By Toby Sterling and Bart H. Meijer
AMSTERDAM (Reuters) -Dutch party leaders met on Friday for the first time since anti-Islam populist Geert Wilders won Wednesday's elections to begin the difficult and lengthy process of building a coalition.
Beating all predictions, Wilders' Freedom Party (PVV) won 37 seats out of 150, well ahead of 25 for a joint Labour/Green ticket and 24 for the conservative People's Party for Freedom and Democracy (VVD) of outgoing Prime Minister Mark Rutte.
That means the anti-EU, far-right veteran politician will have first pick at trying to build a coalition, which may prove a daunting task.
Wilders' election win led to protests in several cities. Muslim organisations said they were worried about their treatment under a possible Wilders government, while environmental groups including Greenpeace said they were worried he would gut environmental policies.
But Wilders cannot govern alone and will need to convince at least two or three parties to join him, with VVD and New Social Contract (NSC), a centrist upstart party, the most likely candidates.
They are both largely pro-EU and have both made clear membership is non-negotiable, as is respect for religious freedom and rule of law, to join in what would be the Netherlands' first far-right led government.
Arriving for the meeting, VVD leader Dilan Yesilgoz told reporters that her party would not join a new far right Cabinet, but would consider offering it outside support.
"However, we would make a centre-right cabinet possible," she said. "We will support constructive proposals."
Few members of Wilders' party or any of his preferred coalition partners other than the VVD have any experience in the executive branch of government.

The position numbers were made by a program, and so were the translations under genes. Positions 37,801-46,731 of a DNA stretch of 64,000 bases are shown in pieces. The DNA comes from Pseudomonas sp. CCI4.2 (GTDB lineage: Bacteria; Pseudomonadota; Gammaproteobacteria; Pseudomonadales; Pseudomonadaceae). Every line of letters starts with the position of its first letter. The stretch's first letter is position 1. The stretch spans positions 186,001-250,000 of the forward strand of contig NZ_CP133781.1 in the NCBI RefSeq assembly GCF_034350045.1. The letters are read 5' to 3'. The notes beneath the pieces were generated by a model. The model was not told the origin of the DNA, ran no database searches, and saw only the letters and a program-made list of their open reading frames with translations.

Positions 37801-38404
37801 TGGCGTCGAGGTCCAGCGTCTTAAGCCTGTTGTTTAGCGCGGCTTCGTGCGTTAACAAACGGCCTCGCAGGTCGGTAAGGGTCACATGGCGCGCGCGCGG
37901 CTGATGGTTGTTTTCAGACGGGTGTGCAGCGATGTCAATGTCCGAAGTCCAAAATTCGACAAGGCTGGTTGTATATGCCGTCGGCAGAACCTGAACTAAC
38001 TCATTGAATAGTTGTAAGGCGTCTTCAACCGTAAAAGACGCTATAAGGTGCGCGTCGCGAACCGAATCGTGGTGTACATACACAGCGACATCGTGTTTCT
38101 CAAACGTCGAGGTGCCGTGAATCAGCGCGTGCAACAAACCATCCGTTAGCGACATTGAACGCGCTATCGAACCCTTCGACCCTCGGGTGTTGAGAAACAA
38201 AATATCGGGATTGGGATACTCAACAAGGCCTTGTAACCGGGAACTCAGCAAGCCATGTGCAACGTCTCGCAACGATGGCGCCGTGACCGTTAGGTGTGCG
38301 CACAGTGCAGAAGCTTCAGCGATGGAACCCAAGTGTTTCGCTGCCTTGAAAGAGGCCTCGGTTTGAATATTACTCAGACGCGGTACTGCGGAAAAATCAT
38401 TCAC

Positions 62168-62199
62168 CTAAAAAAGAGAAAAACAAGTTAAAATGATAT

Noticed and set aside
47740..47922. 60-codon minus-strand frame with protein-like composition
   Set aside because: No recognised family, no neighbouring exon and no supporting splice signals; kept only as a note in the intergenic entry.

"As far as I can see, I dare to say this is not going to be the most easy formation we've ever had," NSC leader Pieter Omtzigt said, adding that remarks he made on election night had been wrongly interpreted as a guarantee he was willing to join a coalition under Wilders.
Party leaders will name a "scout" who will inventory grounds for coalition talks and who prefers to work with whom.
The Dutch are no strangers to long talks to build a coalition. Last time, that took a record-breaking 299 days.
Should Wilders' efforts eventually fail, other parties could try to build a more centrist coalition without him. New elections are the final option if no coalition deal can be reached.
Among smaller parties, the Farmer-Citizen Movement (Boer Burger Beweging – BBB) said it would be willing to govern with Wilders. Leader Caroline van der Plas arrived for the talks in style, riding in a green tractor.
She told reporters on Thursday she expected Wilders would drop the most objectionable parts of his party's platform in order to win support.
"Wilders has promised to be milder, now he has to show it," she said.
The BBB's seven seats in the lower house of parliament wouldn't be needed for a majority there, but it holds a large number of seats in the senate, which has the power to block legislation.
(Reporting by Toby Sterling, Bart Meijer; Writing by Ingrid Melander; Editing by Nick Macfie and Toby Chopra)